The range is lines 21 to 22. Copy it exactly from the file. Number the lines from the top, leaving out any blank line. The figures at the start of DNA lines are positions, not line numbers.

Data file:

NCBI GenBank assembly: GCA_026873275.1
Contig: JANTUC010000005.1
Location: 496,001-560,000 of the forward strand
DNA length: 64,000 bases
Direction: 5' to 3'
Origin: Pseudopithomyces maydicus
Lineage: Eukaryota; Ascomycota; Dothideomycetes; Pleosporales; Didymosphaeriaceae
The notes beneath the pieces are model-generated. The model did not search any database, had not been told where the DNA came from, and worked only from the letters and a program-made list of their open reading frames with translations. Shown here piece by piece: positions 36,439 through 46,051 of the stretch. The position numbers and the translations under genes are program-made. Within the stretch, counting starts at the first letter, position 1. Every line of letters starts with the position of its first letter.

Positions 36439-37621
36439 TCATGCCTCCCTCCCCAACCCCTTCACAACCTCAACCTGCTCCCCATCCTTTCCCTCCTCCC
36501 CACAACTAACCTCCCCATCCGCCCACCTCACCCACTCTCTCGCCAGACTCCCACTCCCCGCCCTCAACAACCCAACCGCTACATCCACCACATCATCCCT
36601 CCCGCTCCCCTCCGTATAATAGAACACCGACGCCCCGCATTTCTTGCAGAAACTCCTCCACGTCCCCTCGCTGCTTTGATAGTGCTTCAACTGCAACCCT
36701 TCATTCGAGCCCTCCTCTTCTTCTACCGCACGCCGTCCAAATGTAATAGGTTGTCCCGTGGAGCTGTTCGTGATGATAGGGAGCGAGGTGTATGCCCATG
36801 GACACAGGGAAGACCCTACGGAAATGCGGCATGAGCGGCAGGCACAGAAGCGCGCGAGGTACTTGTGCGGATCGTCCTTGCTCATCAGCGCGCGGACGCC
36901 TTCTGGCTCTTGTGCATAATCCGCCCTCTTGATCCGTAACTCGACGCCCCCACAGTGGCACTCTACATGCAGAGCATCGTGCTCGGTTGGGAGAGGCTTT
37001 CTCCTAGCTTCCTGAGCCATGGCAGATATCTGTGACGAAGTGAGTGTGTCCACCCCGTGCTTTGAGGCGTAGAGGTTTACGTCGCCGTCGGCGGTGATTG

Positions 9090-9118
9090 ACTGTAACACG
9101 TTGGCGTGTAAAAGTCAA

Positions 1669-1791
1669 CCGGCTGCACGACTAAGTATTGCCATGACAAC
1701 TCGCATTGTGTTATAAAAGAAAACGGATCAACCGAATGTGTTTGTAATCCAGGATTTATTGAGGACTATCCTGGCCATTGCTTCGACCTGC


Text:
1669 CCGGCTGCACGACTAAGTATTGCCATGACAAC
1701 TCGCATTGTGTTATAAAAGAAAACGGATCAACCGAATGTGTTTGTAATCCAGGATTTATTGAGGACTATCCTGGCCATTGCTTCGACCTGC